The Gap Year

In Europe, the “gap year” is common. It is usually taken in between the end of high school and start of university, or sometimes after the end of university before going on for further schooling or starting a career. During this time, people travel and often volunteer or work in foreign countries.

This isn’t so common in the US, but it should be! My version of a gap year was my 6-month semester abroad in Thailand during my junior year of university at Loyola Maryland, and then 10 months there, teaching English after I graduated. Even before Thailand, I had a deep-seated love of travel instilled in me from our family cross-country camping trips and a trip to Italy in high school.

High school me, ready to steal a moped and move to Italy!

Vacations are awesome. But living abroad is a very different experience. It doesn’t just entertain you, it changes you. In fact, part of my drive to create a self-styled life and my confidence that it can be done is a direct result of what I gained by my experience abroad (including my husband, whom I picked up on an island…)

While I lived in Thailand, I became more self-confident. A country girl, I found my way around a big, crowded city where I couldn’t read most of the signs or speak the language. You get over yourself quickly when you need to find the bus station and the only way you can describe it is to say, in bad Thai, that you’re looking for the “place where the Big cars go away from.” And despite the challenges, I made itineraries, booked flights, bargained for accommodations and became somewhat comfortable with the fact that I didn’t always know what I was eating.

I knew what these were before I ate them--grubs fresh from a piece of bamboo!

Dealing with language difficulties, eating different food every day and interacting in a foreign culture, you begin to see your home through a different lens. There is so much we take for granted, and you recognize this with a sudden flash of appreciation when you’re sitting in a bathroom stall and there’s no roll of toilet paper because the Thai people carry their own.

Just a demonstration! Thai "toilet"

By having these experiences at a young age, you discover yourself and your values before you start making major life decisions. At the very least, you can get some of the partying impulses out so that you’ll actually study at university. And some universities even encourage their students to have a gap year before starting their freshman year.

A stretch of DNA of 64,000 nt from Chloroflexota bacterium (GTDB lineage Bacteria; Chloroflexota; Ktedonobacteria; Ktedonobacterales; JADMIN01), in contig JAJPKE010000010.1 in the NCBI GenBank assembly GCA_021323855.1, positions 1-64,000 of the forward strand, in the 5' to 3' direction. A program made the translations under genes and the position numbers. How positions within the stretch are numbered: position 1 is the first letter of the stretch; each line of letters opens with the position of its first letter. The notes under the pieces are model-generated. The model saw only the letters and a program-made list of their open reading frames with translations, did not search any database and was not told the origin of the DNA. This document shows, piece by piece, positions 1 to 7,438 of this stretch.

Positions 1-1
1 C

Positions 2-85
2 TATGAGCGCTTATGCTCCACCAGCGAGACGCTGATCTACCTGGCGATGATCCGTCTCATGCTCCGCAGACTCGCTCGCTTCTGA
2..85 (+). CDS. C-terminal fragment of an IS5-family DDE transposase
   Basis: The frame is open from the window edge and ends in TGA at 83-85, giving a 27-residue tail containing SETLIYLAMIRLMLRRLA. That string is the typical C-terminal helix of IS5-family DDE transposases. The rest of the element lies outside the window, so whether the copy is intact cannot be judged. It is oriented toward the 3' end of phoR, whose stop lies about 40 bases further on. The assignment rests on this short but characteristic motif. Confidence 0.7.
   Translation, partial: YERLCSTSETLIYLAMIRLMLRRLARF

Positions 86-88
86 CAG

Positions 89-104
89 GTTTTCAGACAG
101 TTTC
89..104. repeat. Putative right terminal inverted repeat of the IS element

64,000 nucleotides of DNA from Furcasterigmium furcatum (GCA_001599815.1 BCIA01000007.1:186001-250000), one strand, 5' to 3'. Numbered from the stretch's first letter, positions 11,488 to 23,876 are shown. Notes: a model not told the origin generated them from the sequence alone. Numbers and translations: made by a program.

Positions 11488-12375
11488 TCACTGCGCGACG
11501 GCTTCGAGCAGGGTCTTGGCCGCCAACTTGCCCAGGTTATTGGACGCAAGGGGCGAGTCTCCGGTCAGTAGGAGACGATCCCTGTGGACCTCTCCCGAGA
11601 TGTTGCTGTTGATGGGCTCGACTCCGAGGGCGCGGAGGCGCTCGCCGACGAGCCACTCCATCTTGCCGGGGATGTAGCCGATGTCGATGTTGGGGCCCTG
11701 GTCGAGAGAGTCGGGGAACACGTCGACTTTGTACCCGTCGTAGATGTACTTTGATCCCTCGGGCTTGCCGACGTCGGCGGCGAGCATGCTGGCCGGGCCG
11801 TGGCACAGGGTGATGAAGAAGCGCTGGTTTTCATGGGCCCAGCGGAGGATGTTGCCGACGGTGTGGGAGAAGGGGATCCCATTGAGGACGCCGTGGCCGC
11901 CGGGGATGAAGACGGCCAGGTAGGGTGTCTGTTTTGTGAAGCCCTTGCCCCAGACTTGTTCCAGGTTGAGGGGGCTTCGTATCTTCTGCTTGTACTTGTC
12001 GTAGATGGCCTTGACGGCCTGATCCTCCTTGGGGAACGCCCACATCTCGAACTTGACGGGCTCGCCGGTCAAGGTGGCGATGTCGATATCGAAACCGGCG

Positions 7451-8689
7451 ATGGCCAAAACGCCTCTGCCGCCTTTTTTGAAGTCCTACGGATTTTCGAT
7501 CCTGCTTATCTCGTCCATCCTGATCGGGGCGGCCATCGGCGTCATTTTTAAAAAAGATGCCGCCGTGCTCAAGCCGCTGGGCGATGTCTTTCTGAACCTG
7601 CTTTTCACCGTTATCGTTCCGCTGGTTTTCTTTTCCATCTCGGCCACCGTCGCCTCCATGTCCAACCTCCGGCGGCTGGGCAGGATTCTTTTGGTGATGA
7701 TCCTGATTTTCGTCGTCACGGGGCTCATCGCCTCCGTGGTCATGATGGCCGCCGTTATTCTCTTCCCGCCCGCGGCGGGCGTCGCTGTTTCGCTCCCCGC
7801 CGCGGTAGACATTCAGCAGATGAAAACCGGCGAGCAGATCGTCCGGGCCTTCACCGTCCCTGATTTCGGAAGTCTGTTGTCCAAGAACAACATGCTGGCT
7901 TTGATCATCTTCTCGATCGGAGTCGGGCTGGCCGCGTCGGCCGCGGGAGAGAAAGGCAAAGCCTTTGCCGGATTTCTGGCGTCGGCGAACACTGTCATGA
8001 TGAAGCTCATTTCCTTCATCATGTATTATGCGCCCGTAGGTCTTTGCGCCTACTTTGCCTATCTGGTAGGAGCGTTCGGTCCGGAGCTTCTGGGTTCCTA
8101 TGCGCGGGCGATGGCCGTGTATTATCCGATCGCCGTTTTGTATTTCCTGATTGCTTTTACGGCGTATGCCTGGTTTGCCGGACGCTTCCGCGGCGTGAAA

Though my travel wasn’t a gap year proper, I gained confidence, self-awareness and perspective, but most importantly I gained a sense of wonder. When you catch a glimpse of the world, you realize how much more is out there. Knowing this, it would be hard for me to settle on a life that didn’t inspire and delight me. And that’s what the self-styled life is all about.

On Hua Shan, Shaanxi Province, China

Have you had something like a gap year (or even an actual one)? 

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15 responses to “The Gap Year

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  7. Oh, and the “demonstration” of the Thai crapper doesn’t leave much left to the imagination.

  8. Good for you! I agree there should be something like this in the US. I did not have a gap year, but traveled intensely from my junior year in high school through graduate school. It changed me. Many of these memories are found in my blog under the categories of Travel, Mexico, Art, etc. Another unique post; thank you for writing it.

    • Hi Georgette! Thanks for following–I’ll check out your travel posts, too! Interesting adventures you’ve had, too! Thanks for sharing!

  9. Jean, once again, you hit a nerve with me. I took 6 months off before opening my restaurant to travel solo through Europe. It was important to me to see how others viewed life, what their values were, and mostly prove to myself that I was resourceful and could take care of myself.

    To this day, I still appreciate a good shower- after taking way too many in moldy hostel bathrooms..but I also realize that there are many ways to find beauty and satisfaction in life- we need not keep up with the jones’- we need to find our own pace and stride and music.

    • Thanks for your thoughts! “…our own pace and stride and music” I love that!

      I did not know about your solo travels–would love to hear about it all sometime! Yeah, I find it really helps to think about cold water and moldy showers when I’m at my parents’ house with their little trickling shower… 🙂

    • Thanks, Kate! I am happy you discovered my blog too and I’ll be checking out yours as well 🙂 I am not super-active on twitter yet, but I’ll work on that. It’s @jeancbrown

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